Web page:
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How Do I Find a Hourly Fiduciary CFP?
Old 03-18-2014, 08:22 PM   #1
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How Do I Find a Hourly Fiduciary CFP?

We are two years out from retiring and DW wants to double check that we are on track and wants us to see a CFP in the Chicago area, affirm our AA. We've also seen our Fidelity rep, CPA and the teachers pension consultant. We had met a very competent CFP last year but he won't do hourly, he only wants clients who accept his "plan" and meet regularly. So...

I see a lot of CFP advisors around but how do you find one who is a true fiduciary, who has no interest to sell anything and has the Monte Carlo calculator? Here's what the Wall Street Journal says about fiduciaries:

"The planner has pledged to act in a client’s best interests at all times. Investment professionals who aren’t fiduciaries are often held to a lesser standard, the so-called sustainability standard. That means that anything they sell you merely has to be suitable for you, not necessarily ideal or in your best interest. This point is critical, and should be a deal breaker if a prospective planner is not a fiduciary."

So is acting as a fiduciary, does that mean they have to sign a separate paper saying they will act as our fiduciary? Aren't they already acting as one if I say I will not be buying anything from them? Lastly, Fidelity's calculator is very sophisticated running various scenarios, including me dying at various points. Doe the typical CFP have the same level of calculator?

Thanks for your advice.
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Old 03-18-2014, 08:41 PM   #2
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I'd say go for a fee-only planner and ask if the planner does an hourly.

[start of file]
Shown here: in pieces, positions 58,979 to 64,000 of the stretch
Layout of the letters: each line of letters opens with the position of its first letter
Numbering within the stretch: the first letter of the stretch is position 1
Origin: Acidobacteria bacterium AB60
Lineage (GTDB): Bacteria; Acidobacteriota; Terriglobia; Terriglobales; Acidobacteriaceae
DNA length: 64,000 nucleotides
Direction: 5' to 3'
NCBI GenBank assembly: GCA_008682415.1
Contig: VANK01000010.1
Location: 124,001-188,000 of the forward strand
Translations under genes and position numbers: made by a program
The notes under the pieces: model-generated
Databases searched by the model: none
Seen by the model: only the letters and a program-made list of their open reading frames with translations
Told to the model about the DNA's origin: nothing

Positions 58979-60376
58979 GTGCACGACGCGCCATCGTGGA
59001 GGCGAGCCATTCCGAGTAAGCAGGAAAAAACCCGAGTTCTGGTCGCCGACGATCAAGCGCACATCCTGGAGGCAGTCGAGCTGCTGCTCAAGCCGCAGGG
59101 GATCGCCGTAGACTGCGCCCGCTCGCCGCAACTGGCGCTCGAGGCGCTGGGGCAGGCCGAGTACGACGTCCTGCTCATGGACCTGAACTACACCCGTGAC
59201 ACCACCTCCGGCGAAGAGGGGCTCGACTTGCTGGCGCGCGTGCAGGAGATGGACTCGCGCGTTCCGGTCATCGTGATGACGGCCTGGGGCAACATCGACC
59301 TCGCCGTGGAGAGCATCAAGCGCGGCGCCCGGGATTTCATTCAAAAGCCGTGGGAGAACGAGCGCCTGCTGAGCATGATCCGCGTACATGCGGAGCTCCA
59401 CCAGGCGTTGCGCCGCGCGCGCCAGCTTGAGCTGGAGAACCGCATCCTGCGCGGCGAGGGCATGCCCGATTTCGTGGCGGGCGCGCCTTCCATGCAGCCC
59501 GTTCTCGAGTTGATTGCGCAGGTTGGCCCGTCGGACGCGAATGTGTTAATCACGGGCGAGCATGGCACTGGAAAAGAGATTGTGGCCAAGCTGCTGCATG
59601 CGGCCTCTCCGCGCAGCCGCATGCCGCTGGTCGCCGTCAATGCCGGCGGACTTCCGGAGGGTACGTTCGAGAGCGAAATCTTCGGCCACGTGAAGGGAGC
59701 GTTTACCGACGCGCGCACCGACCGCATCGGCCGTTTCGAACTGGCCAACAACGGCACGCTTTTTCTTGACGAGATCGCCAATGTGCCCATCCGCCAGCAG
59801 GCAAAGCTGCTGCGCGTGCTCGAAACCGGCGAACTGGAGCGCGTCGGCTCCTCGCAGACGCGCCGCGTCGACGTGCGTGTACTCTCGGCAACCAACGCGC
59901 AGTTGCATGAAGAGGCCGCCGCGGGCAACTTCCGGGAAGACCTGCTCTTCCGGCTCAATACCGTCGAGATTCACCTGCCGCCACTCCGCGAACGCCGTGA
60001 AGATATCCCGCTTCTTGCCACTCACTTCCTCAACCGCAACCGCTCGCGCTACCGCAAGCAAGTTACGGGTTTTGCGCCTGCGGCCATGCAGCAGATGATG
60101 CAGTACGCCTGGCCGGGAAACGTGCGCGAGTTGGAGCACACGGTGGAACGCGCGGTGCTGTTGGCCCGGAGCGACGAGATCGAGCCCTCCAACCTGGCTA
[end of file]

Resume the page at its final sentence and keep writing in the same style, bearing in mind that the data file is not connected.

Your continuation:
Fee-Only Financial Advisors Home - NAPFA - The National Association of Personal Financial Advisors
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Old 03-18-2014, 10:17 PM   #3
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This topic has been discussed extensively on the forum. I think it was Midpack who made the statement that by the time you've done enough research to know whether a CFP you have interviewed may be qualified, you will no longer need them.

If you do choose to seek one, make sure you identify what specifically you want them to be an expert in. Is it just a sanity check to see if you have enough to retire? Do you want advice on when to take social security? Expertise on long term care insurance? Estate planning? Tax planning? Investment advice? Budgeting?

Different CFPs will have different areas of expertise, but nobody will be an expert at all of these topics, so make sure you know what's important to you before choosing one.
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Old 03-18-2014, 10:47 PM   #4
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Recently read an artical in USA Today (hey- I was traveling, bored, and it was free) and an FA was saying it took 17 individuals with various areas of expertise a total of 40 hours to produce an initial plan for the typical new client. The number of hours and the number of people both seem high to me, unless they are digging through shoeboxes of old statements.